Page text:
The Red Button (Czerwony Guzik)



[supsystic-social-sharing id=’1′]

Help Support Independent Film!
Make A Tax Deductible Donation

About Film

The Red Button was nominated by the Jury of the Uranium Film Festival in Rio de Janeiro for the Yellow Oscar 2012, for the best feature film of the festival.

The Red Button is a 52-minute documentary film that tells the dramatic story of Stanislav Petrov, the Russian officer who, in 1983, saved the world from atomic war.

During the early ‘80s, the Russian leader was Jurij Andropov, the most right-wing Soviet leader since Stalin. A known hardliner, Andropov was very wary of US activity.

It was an intense period of time in the relationship between the United States and Russia. Tensions were running high between the two superpowers, and the atmosphere was suspicious because of recent incidents. On September 5th, a Korean jet liner with 269 passengers, many of whom were American, had been shot down over Soviet territory because the Russians believed it was a spy mission. The action led Reagan to label Russia an “evil empire.” Soon after, the KGB communicated to the western operatives to prepare for possible nuclear war. It is now thought that throughout 1983, the Kremlin assumed that the US and its allies were planning a nuclear strike on the Soviet Union.


So it was in this tense environment that Stanislav Petrov worked deep inside Serpukhov-15, a secret bunker, monitoring early warning satellites. On September 26, 1983, Pietrow was in charge of monitoring American missiles that could potentially be sent to Russia to start a nuclear war. It was not his normal duty; he was to man the post twice a month just to keep his skills from getting rusty.

Shortly after midnight, Petrov noticed a missile on his screen. Thinking it was a possible error, he nervously ignored it and waited for any other indications of war. Several minutes later, things became much more serious: four more missiles appeared and a flashing red warning sign began asking him to confirm an incoming attack. By pressing the red button, Petrov would have sent the information up the chain of command to Jurij Votincev, the Commander in Chief of the Russian missile defense, and then to Jurij Andropov who was in charge of the new “nuclear suitcase” and who would have undoubtedly called for a counterattack.
Petrov knew he only had about fifteen minutes to decide what he would do before the missiles would reach the Soviet Union. If he didn’t pass the information along, Petrov would be ignoring orders and taking responsibility into his own hands. The protocol, which Petrov had written himself, clearly indicated that the correct course of action would be to inform the Commander in Chief. 120 panicked military officers and engineers sat behind him, looking at the screen and waiting for his decision. “Everyone jumped from their seats looking at me,” says Petrov. “What could I do? There was a procedure that I had written myself.” The future of the world was in the 44-year-old Russian officer’s hands as he wrestled with the decision of whether or not to use Russia’s atomic button. In a bold move, however, Petrov decided against it, blaming the signals on faulty equipment instead of imperialistic aggression. At the time, he was not sure he had made the right choice.
Fortunately for all of us, Petrov made the correct decision. His reasoning was that if the Americans were going to start an atomic war, they would have sent hundreds of missiles, not just five.
Although Petrov had effectively saved the world from atomic war, he was not rewarded for his decision by the Russian army. Instead, he was reprimanded for not filling out the log books on that day, and a year later he was given an option to retire.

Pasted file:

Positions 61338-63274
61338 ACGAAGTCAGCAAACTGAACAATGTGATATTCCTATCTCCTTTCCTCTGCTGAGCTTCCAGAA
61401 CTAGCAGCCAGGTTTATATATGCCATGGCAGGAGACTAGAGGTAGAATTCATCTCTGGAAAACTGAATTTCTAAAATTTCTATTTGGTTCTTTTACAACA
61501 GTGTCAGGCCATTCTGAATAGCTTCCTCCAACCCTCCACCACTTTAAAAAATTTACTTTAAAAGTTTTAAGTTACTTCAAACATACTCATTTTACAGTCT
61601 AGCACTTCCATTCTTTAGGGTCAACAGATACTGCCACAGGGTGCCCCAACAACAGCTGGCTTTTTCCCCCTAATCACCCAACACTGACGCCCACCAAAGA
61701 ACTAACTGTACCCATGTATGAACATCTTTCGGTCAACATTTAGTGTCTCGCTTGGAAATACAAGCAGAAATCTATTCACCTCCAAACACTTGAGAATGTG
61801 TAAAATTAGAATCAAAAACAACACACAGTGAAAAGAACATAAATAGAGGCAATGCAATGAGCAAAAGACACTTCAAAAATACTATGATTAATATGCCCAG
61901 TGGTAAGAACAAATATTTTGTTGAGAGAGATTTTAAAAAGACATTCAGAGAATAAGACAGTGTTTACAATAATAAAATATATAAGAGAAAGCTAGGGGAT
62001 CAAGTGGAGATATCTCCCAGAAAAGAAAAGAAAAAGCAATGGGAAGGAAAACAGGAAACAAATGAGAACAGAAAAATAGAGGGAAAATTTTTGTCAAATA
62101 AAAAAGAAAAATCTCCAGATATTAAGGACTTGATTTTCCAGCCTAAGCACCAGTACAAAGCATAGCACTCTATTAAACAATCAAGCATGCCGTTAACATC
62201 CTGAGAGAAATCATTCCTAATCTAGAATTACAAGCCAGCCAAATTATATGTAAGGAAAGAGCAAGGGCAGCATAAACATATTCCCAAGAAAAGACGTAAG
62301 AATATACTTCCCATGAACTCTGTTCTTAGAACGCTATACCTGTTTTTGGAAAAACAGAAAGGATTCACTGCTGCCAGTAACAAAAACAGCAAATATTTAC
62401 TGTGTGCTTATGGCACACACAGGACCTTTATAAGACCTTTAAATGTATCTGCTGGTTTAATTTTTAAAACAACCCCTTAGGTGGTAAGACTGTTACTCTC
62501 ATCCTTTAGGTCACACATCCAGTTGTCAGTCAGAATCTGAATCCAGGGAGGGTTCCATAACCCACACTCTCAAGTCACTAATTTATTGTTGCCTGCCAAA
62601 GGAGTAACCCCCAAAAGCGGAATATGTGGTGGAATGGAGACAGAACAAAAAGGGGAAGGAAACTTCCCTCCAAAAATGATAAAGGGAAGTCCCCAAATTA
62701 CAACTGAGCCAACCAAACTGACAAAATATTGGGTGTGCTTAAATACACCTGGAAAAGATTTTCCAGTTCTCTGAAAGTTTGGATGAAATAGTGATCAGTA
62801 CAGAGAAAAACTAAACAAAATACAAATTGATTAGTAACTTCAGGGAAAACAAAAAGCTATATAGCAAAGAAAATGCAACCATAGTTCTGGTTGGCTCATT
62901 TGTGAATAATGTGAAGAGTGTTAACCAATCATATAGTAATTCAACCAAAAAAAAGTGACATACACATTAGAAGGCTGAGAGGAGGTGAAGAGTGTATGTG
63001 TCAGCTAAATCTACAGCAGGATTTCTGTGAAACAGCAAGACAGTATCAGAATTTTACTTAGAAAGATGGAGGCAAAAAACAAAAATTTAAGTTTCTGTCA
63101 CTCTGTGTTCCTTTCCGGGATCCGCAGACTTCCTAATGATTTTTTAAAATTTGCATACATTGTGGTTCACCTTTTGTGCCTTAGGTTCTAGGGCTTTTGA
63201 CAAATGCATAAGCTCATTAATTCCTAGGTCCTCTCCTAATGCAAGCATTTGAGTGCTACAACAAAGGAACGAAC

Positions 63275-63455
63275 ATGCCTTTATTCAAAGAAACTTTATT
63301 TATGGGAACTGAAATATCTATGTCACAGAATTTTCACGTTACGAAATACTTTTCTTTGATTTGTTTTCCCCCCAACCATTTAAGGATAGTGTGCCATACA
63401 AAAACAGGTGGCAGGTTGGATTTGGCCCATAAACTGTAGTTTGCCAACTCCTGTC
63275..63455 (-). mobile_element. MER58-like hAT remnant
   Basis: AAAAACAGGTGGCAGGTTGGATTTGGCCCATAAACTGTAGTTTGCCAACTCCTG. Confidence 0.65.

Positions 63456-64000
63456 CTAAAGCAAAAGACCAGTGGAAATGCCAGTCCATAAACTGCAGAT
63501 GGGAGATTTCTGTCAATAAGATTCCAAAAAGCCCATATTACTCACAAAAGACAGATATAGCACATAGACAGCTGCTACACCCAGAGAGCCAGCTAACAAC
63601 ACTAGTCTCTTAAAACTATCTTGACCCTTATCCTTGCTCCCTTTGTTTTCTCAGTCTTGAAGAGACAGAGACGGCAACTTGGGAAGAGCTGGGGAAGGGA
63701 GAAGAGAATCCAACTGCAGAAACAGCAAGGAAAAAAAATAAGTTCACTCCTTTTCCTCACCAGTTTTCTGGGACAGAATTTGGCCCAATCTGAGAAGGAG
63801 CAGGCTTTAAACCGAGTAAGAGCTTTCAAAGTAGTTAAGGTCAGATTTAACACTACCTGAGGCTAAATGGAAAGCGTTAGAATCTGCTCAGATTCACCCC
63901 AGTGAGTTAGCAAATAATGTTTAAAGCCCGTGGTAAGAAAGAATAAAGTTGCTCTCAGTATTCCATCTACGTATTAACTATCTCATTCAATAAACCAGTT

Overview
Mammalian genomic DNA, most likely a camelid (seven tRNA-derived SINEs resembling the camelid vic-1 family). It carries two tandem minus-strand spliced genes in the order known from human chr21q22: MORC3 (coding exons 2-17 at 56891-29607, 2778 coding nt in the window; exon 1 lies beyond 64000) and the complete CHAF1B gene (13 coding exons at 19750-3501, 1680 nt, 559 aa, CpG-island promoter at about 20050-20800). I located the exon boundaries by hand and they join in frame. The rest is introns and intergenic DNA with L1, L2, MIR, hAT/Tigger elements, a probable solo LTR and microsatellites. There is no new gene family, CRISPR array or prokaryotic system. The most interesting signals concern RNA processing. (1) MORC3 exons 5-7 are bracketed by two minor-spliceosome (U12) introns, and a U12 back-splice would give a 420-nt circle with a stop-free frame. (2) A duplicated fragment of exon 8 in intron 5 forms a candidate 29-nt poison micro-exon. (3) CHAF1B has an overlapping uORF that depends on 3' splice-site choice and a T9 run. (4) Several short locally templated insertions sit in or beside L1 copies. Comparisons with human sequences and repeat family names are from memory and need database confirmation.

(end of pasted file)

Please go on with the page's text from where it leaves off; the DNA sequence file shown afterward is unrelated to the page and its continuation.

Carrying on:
When the incident was finally declassified in 1998, many members of world organizations claimed that Petrov was a hero, and some thought that he deserved a Nobel Prize. As a result of the publicity, he was rewarded by the The Association of World Citizens based in San Francisco with $1000 and given a plaque: ‘The World Citizen Award.’

Today, Petrov lives in a small village near Moscow in relative anonymity, surviving only on a tiny pension of $200 a month. He gave most of his reward money to his grandchildren and spent the rest on a vacuum cleaner, an item he had always dreamed of, which then turned out to be faulty.
While Petrov’s incident might sound extraordinary, the world has actually survived at least four false alerts for nuclear war in the past 20 years. Fortunately, in three of the four cases, reliable space-based sensors assured leaders that they were safe, even though their other systems falsely indicated a nuclear attack. Many world leaders believe, therefore, that such incidents demonstrate the need for both the US and Russia to have adequate space-based sensors in order to avoid a false response.

Even with such sensors in place, however, accidents are inevitable. In Petrov’s case, it was actually a relatively new Soviet satellite system that falsely indicated that nuclear annihilation was imminent. Shortly after midnight, the sun, the monitoring satellite system, and the U.S. missile fields all lined up in such a way as to maximize the sunlight reflected from high-altitude clouds. This gave the appearance, to Petrov, that several missiles had been launched from the U.S. continental missile fields. Although his suspicious superiors had repeatedly told Petrov that the United States would launch a massive nuclear strike against the Soviet forces, he decided not to pass the alert about the five missiles to higher authorities, saying, “When people start a war, they don’t start it with only five missiles. You can do little damage with just five missiles.”

Although Petrov’s action was the right one at the time, according to Dr. Bruce Blair of the US Center for Defense in Washington DC, his logic was not necessarily correct because one of the US’s plans was to launch just a few missiles to confuse the enemy.
Such a close call, however, illustrates the fact that there is still considerable room for human and technical error in systems, which keeps thousands of nuclear weapons on high-trigger alert and poised for rapid firing. To make things worse, the constellation of Russian early-warning satellites has been allowed to deteriorate significantly since 1995 because of insufficient maintenance funding. What is even more important, as stated by Bruce Blair “there is an urgent need to stand down these dangerous missiles and take them off alert in order to prevent a nuclear war from starting by mistake or by unauthorized action.”